Zahar and Abram Melamedzon, two Russian Jewish brothers, married Sara and Rachela, two cousins Dymant from Brzeziny. The stories of these two families are quite opposite. The Malemedzons were always lucky. They managed to flee the post-revolutionary Russia and save their valuables, which let Abram start a new business. The business turned to be prosperous, so the family was wealthy enough to have no financial troubles. Finally, they all managed to go to safe Palestine just before the war.
Fate didn’t treat Pola’s family so kindly. Zahar Melamedzon dies of typhus, in Russia. His wife succeeds in fleeing Russia, together with her children and valuables, but soon, in Brzeziny, she gets stolen and has no money at all. She has to live in a small way, in one room with the children at her parents’. She can’t afford to send her children to a gymnasium after they have graduated an elementary school. Pola makes some money by accompanying silent films in cinemas. Her older brothers, Ossi and Zygmunt, find a job in garment shops run by their uncles. Zygmunt works as a messenger at Melpoz for a while and lives in Poznan. Ossi become a book-keeper at his uncle’s business.
Pola didn’t have much of a chance to get married. She wasn’t pretty and had no dowry. In many pictures she looks modest and uncertain. Her relationship with Fira was very strong. Fira tried to help her. In 1938, Policzka lived in Poznan and helped Fira’s mother with running the business but she doesn’t seem satisfied in the pictures taken at that time. It was probably because Fira’s mother was not happy about her husband decision regarding Pola’s work and stay at the Melamedzons’. Moreover, the young woman experienced some emotional problems then.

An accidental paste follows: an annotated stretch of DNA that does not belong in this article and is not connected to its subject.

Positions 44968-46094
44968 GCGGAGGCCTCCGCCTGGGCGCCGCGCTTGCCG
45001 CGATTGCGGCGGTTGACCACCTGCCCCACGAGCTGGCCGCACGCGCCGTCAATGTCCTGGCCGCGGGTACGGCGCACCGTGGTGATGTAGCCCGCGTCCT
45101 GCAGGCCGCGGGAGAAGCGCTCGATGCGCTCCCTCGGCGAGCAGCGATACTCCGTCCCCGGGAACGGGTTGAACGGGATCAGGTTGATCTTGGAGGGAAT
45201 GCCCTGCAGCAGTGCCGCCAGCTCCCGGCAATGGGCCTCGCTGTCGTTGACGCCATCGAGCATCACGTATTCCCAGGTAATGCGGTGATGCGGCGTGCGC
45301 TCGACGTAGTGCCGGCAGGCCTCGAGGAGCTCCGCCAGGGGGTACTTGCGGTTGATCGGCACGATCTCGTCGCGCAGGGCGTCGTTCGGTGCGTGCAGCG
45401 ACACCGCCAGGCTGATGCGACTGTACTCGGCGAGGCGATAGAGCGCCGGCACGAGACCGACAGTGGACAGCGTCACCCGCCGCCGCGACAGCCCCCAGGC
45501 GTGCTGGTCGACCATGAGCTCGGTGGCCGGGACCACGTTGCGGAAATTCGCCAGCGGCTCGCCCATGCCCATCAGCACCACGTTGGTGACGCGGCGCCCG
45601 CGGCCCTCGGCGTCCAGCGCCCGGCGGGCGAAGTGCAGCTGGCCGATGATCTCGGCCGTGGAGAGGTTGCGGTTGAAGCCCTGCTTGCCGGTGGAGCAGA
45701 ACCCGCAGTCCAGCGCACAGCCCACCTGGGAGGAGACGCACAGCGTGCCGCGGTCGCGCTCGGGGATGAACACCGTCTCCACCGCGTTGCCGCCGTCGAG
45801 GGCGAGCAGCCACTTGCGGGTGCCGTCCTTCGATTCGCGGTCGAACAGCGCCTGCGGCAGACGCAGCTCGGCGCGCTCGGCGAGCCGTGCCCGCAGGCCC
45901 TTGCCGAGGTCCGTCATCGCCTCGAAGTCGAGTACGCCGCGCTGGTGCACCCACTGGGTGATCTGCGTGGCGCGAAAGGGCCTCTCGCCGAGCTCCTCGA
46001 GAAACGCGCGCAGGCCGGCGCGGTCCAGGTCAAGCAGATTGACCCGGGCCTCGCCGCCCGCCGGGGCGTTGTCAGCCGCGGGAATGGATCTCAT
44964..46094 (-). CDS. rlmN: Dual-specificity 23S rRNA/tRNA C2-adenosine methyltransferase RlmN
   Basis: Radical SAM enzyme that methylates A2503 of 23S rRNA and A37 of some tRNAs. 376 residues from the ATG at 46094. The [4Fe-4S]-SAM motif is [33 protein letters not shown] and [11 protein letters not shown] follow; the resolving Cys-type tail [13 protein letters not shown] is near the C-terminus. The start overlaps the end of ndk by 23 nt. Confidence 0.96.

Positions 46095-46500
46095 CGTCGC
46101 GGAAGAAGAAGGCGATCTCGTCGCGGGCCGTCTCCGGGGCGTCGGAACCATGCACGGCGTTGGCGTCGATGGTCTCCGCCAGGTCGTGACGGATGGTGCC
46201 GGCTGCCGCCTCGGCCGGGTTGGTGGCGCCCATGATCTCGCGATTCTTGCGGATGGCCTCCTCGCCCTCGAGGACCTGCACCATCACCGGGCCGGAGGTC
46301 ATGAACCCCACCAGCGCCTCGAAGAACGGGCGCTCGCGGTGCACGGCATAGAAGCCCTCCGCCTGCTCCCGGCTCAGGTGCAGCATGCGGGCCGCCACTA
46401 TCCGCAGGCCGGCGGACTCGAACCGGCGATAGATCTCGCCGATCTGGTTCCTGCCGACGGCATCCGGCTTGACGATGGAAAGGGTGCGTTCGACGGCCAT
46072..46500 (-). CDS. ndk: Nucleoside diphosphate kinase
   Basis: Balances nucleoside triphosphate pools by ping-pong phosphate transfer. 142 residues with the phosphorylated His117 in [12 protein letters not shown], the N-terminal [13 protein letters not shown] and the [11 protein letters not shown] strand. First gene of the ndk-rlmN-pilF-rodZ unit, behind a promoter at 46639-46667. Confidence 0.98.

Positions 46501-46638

When the war broke out, Ossi and Zygmunt escaped from the Germans to Russia and they survived the war there. Pola and her mother stayed in Brzeziny, then they were in the Lodz Ghetto. They were murdered in Auschwitz, in 1943, according to the Yad Vashem testimonies.
Below, we place Fira’s memory of her aunt Sara and Staszek Warhaft, a doctor from Brzeziny.
Buttons of aunt Sara
Daddy helped his family and tried to help aunt Sara too. He remembered about her. She was his sister-in –law. She lost her husband in Rostov, and then she lost all her valuables in Brzeziny. And she had the same amount of diamonds and golden coins as we had, as the brothers divided them fairly among themselves while fleeing Kharkiv. Suddenly, she stayed with no money at all. Although she had rich brothers, they were rather cold-hearted and helped her a little bit. So, the aunt, who used to be a wealthy hostess, was forced to become a labourer. She earned money by sewing buttons to the clothes made by Brzeziny tailors. They brought ready suits to her room in the grandparents’ house and she made a living by sewing buttons to them.
My cousin Rita Dymant, a granddaughter of my grandpa’s brother, married Stanislaw Warhaft, who was a doctor. Staszek was an extraordinary man and everybody’s favourite in Brzeziny, as he cured the poor for free. Daddy sometimes gave him some money which he used to buy some more food and distribute it among the poorest.
When the war began, Staszek went to the camp in Oswiecim. He didn’t confess he was a doctor as he didn’t want to be commanded by Josef Mengele. He preferred hard labour. Staszek and Rita survived the camps. After the war, I met a man who slept next bunk to Warhaft’s in the camp. He told me that Staszek worked very hard not to „have any crime on his conscience”, as he used to say.